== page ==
One in nine children has a form of disability after post-pandemic surge in poor mental health

By Kate Norris,
updated on Jan 31, 2024

One in nine children has a form of disability after post-pandemic surge in poor mental health

New research reveals one in nine children in the UK has some form of disability as a result of a post-pandemic increase in mental health and behavioural conditions such as ADHD

According to new research, one in nine children in the UK has a form of disability as a result of a post-pandemic increase in mental health problems and conditions such as ADHD and autism. Official figures show the number of under-16s with a recorded disability has increased by more than a third in the two years since the pandemic.

Experts believe the growth has been driven by an increase in mental health and behavioural conditions in young people as well as an increased awareness and willingness to diagnose such conditions.

Sam Ray-Chaudhuri of the Institute for Fiscal Studies notes lockdown measures are likely to have exacerbated the previous trend of declining mental health among children. He told The Times, “For young people, Covid had the most impact on mental health – lockdown, disruption to schools, there has been a big rise in absenteeism, so it seems plausible there could be a decline in mental health over that period.”

Tamsin Ford, Professor of Child and Adolescent Psychiatry at the University of Cambridge, notes doctors and parents have become better at recognising conditions such as autism and ADHD in addition to there being a rise in cases. She also notes the cost of living crisis and difficulty accessing services were part of the problem.

“We have evidence-based treatments, there are things we can do. If children have to wait for years to access treatments, they are paying a developmental price. If you are waiting from 16-18, that’s your A-levels.”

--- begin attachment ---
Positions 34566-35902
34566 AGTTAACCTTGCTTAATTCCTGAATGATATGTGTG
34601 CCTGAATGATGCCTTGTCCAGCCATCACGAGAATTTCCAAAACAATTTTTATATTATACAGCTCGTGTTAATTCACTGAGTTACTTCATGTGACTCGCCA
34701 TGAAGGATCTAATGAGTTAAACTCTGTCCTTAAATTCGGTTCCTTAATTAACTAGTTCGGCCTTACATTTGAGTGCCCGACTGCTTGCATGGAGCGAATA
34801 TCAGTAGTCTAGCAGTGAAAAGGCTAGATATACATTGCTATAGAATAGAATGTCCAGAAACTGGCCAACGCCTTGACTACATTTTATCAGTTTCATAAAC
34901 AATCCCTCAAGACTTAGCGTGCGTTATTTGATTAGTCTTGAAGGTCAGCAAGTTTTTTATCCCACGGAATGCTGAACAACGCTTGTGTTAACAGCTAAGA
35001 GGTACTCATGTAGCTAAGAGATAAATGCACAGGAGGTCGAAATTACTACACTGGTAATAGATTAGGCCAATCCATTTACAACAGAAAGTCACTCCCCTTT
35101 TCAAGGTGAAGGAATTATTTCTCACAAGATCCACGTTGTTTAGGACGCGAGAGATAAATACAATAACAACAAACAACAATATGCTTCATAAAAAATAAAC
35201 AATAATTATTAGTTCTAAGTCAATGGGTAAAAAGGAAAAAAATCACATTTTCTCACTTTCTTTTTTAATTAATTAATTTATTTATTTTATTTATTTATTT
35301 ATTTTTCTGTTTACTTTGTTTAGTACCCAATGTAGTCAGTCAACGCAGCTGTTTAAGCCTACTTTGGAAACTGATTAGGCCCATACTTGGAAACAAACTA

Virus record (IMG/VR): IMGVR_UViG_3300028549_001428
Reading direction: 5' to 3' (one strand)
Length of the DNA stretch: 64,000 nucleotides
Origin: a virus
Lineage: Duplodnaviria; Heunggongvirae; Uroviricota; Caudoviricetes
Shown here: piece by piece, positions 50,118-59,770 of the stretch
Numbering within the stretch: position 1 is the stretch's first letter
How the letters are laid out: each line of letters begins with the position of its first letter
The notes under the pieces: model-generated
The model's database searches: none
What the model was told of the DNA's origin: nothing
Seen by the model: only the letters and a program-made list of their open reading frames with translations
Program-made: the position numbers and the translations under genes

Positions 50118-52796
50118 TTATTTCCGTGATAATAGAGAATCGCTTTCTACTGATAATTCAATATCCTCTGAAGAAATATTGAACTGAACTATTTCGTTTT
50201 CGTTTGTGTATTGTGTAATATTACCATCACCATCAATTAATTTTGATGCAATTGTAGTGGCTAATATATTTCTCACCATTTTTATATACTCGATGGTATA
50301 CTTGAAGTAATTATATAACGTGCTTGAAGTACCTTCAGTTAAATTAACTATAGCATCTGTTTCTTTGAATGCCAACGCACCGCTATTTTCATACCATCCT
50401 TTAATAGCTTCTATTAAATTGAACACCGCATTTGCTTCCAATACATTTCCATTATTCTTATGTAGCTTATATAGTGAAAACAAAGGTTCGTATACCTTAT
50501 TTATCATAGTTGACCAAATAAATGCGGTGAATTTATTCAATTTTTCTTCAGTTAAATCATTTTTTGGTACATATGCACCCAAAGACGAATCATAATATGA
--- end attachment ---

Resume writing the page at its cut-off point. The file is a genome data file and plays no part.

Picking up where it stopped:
Tamsin acknowledged that some parents were accessing private clinics to gain diagnoses of conditions such as ADHD and autism but said, “On the whole, people really struggle with access. Only a third to a half of people get anywhere near NHS services for mental health and often have to wait for years.”

How can you support your child’s mental health?

If you’re concerned about a young person’s mental health and wellbeing, it's important to encourage them to talk about how they're feeling and reassure them that it's OK to seek help. If you're unsure where to start, you can always reach out to your GP or local authority for guidance on accessing appropriate services. You can find out more information on how to talk to kids about mental health in our article.

Here are some organisations with support options:

  • Young Minds is a young people's mental health charity providing practical and confidential guidance free of charge.
  • Action for Children offers numerous tips to help you spot signs of mental health issues in young people with action on how you can help.
  • CYPMHS (Children and Young People's Mental Health Service) provides emotional wellbeing, mental health advice and support for young people and parents/carers.
  • Place2Be is a children and young people’s mental health charity that provides support, counselling, and training in UK schools.
  • If you are in a position to explore private therapy to access support quicker, you can learn more about counselling for children and young people on Counselling Directory.

For more information and support, visit our Happiful Kids section. Here, you’ll find activities, news, and practical advice to support mental and emotional health for children and parents/carers.

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